May is Mental Health Awareness Month, and while the stigma surrounding mental health disorders seems to be lessening a bit, many women live with an undiagnosed mental health issue.
According to the American Psychiatric Association, one in five women in the U.S. has a mental health issue such as depression or post-traumatic stress disorder (PTSD). While some women are unaware that they have a mental health disorder, some women suspect they do but are too afraid of seeking treatment or being “labeled.”
To raise awareness for mental health and to help all women, here are some signs and symptoms that may indicate a mental health disorder. With this information, you may be encouraged to make an appointment with your doctor and take the necessary steps to getting the help you need and deserve.
What Causes Mental Illness?
Mental health is just as important as physical health, but fewer people will take action to treat and care for a mental health disorder.
Like physical health issues, mental health disorders can stem from a variety of factors from genetics, biochemical imbalances, environmental stress, and even an injury such as a traumatic brain injury.
Are You Having a Bad Day or is it Something More?
We all have bad days and depending on what’s going on in our lives, some of us have a lot of bad days. Do you ever worry that your string of bad days is something more serious like a mental health issue?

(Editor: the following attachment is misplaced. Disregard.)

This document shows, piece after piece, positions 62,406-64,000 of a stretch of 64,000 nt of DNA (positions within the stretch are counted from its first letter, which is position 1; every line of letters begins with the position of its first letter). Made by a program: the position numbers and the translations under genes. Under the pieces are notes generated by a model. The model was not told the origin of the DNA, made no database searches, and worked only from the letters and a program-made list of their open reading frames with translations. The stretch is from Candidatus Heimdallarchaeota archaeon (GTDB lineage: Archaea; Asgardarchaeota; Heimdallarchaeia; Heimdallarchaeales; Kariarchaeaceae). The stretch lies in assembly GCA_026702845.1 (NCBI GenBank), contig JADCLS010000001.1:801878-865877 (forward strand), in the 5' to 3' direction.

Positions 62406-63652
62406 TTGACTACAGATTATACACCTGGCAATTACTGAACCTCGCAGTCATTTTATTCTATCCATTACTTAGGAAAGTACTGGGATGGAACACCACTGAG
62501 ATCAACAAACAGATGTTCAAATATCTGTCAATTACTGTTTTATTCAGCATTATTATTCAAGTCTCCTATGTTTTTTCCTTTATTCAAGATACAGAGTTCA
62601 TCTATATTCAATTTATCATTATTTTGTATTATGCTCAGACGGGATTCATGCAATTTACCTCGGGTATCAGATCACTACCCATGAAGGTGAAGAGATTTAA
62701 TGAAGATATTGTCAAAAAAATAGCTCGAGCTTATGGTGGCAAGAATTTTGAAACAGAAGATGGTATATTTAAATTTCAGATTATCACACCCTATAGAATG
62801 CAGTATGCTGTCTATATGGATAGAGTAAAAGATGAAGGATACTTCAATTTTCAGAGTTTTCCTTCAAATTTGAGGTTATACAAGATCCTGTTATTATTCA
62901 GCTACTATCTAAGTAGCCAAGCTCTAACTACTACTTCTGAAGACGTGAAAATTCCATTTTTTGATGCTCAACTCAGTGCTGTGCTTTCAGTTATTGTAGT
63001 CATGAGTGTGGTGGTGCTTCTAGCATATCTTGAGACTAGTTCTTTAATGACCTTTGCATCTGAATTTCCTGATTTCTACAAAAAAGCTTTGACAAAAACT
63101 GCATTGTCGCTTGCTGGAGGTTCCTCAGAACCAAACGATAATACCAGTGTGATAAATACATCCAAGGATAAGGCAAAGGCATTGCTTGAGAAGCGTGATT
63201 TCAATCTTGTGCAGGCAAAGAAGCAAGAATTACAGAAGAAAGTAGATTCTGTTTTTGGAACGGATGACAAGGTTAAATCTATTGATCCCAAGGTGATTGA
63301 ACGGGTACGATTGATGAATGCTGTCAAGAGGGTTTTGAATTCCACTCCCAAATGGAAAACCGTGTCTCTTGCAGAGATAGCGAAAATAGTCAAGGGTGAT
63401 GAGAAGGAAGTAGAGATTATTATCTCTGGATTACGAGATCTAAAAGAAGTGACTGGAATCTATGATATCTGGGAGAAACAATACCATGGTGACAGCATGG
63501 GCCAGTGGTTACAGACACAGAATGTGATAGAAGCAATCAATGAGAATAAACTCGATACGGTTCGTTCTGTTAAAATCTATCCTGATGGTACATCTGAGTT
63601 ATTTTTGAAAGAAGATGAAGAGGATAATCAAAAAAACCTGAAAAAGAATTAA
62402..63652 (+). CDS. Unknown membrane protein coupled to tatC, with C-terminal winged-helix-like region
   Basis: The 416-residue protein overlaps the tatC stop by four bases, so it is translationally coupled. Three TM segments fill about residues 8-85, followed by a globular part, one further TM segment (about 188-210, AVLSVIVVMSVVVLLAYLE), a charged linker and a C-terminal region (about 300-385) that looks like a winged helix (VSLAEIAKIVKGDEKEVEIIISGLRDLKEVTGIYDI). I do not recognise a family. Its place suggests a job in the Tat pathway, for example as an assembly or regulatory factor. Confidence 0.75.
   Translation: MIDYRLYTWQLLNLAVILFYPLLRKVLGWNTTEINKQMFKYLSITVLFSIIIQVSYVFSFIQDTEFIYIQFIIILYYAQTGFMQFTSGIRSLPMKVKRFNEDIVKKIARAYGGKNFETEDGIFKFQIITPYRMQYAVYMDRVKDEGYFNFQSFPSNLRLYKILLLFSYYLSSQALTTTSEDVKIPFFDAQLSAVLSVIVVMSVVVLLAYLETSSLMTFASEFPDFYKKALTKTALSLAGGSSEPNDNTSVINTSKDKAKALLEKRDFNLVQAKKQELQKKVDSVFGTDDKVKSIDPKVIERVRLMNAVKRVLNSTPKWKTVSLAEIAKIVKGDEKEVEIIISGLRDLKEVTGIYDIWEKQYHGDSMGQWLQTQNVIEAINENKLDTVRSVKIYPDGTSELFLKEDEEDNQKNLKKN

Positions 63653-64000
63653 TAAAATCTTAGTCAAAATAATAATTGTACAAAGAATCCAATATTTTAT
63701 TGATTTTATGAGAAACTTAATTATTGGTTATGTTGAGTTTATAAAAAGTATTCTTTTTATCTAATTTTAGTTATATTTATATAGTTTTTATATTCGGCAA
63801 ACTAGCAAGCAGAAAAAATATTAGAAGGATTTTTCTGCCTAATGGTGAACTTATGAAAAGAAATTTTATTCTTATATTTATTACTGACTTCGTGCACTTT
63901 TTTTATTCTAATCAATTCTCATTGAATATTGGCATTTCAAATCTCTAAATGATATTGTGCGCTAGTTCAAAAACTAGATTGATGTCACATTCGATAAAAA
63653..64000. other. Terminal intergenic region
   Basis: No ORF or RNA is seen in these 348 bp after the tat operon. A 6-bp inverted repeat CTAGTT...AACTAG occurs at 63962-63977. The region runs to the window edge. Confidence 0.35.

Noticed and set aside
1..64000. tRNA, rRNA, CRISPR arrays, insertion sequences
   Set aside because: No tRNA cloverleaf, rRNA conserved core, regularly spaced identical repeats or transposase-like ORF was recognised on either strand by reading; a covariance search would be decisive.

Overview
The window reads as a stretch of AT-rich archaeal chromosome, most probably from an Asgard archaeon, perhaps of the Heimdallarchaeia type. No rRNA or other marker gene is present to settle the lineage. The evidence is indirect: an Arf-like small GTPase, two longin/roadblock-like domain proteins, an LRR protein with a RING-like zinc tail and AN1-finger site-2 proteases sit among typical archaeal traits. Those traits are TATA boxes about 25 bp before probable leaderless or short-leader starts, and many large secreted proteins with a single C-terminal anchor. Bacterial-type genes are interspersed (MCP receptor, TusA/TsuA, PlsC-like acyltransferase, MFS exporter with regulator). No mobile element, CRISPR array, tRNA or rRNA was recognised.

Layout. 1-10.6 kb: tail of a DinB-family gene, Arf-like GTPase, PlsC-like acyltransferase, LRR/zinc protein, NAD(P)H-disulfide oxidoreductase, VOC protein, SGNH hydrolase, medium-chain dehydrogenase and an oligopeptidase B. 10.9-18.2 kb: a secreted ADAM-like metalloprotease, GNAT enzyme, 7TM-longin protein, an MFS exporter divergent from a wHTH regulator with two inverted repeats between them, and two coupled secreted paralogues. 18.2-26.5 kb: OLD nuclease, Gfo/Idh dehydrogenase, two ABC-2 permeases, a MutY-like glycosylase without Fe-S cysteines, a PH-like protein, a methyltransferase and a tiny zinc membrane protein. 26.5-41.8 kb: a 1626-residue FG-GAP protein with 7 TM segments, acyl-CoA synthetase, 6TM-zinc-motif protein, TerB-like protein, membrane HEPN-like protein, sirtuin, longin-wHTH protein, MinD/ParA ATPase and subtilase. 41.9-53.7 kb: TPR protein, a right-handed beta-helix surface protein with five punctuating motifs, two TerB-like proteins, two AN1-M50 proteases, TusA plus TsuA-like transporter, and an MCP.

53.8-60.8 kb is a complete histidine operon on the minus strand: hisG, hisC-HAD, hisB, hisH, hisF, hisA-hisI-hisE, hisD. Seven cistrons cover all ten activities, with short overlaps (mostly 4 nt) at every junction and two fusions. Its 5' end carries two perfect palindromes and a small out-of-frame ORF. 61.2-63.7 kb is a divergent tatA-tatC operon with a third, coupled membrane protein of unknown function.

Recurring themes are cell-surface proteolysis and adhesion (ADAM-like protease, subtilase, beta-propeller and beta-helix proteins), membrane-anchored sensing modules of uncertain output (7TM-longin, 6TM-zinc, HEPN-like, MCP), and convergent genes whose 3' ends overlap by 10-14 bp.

Keep in mind that all mental health issues have different symptoms and even one woman with depression may have different experiences or feelings than another woman with depression. Here are a few signs that your “bad day” may be something more:
- You aren’t sleeping well
- You have suicidal thoughts
- You are detached from friends, family, activities
- You start abusing drugs or alcohol
- You have highs and lows or extreme feelings
- You have a constant feeling of hopelessness or dread
It’s important to remember that the symptoms listed above are just a few that could indicate a mental health disorder. Any symptom that is worrisome and persists should get checked by a healthcare professional.
In many cases, you will visit your general healthcare provider, and then they will help you decide the next step, such as talking to a mental health professional.
You will likely discuss your health history, lifestyle factors, any stressors, relationships, and even past personal injuries such as traumatic brain injuries.
Take Care of Your Mental Health All Year Round
Although Mental Health Awareness Month is a great way to raise awareness for an important health issue, you don’t need to (nor should you) wait until May to assess your mental health. Living for years with an undiagnosed and untreated mental health issue can not only decrease your quality of life but can also worsen over the years making it more difficult to assess and treat.
Getting help and finding the right treatment for your mental health can help you live your best life and ensure whole body health.